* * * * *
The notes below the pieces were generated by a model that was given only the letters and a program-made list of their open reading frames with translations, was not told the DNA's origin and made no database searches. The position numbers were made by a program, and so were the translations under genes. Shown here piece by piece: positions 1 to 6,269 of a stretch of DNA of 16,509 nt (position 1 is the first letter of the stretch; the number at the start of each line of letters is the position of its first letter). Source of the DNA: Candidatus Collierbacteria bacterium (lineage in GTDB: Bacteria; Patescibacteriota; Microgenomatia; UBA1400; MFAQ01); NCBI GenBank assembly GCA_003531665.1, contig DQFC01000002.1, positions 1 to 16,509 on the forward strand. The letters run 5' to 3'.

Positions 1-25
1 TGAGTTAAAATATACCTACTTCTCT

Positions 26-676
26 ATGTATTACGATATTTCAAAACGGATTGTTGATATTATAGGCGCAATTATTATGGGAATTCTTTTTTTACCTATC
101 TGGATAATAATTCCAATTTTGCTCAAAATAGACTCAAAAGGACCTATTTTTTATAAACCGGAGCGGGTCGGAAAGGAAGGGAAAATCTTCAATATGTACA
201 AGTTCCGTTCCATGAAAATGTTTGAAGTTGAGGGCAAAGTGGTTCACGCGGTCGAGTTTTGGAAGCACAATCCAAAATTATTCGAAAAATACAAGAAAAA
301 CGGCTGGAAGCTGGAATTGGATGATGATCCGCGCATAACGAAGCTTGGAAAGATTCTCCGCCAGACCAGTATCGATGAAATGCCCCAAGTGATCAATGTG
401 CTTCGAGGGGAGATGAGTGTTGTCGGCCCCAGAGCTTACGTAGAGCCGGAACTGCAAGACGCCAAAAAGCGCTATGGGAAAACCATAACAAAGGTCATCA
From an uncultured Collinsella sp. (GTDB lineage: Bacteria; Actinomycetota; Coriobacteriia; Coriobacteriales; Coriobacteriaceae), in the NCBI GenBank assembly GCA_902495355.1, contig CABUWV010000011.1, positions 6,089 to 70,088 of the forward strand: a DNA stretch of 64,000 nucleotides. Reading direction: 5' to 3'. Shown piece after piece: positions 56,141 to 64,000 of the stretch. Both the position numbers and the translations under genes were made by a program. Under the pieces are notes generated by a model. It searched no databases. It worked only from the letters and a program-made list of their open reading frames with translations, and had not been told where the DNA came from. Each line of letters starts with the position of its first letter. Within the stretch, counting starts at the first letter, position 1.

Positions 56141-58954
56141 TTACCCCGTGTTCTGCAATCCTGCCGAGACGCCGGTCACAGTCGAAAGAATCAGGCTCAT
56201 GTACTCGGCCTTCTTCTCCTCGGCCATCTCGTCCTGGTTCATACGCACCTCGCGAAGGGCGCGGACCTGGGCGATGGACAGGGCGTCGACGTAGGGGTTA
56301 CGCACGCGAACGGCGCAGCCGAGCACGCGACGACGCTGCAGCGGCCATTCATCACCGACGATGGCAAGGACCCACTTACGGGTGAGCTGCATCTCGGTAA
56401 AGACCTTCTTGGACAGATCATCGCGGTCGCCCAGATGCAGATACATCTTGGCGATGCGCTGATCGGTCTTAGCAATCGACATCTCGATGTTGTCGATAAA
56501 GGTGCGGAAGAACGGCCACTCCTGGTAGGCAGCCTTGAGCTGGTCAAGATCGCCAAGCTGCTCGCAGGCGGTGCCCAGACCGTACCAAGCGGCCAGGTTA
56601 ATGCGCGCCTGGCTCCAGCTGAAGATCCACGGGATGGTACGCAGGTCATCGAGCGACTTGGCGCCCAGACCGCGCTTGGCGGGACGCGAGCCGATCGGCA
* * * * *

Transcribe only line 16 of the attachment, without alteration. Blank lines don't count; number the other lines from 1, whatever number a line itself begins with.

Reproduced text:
56501 GGTGCGGAAGAACGGCCACTCCTGGTAGGCAGCCTTGAGCTGGTCAAGATCGCCAAGCTGCTCGCAGGCGGTGCCCAGACCGTACCAAGCGGCCAGGTTA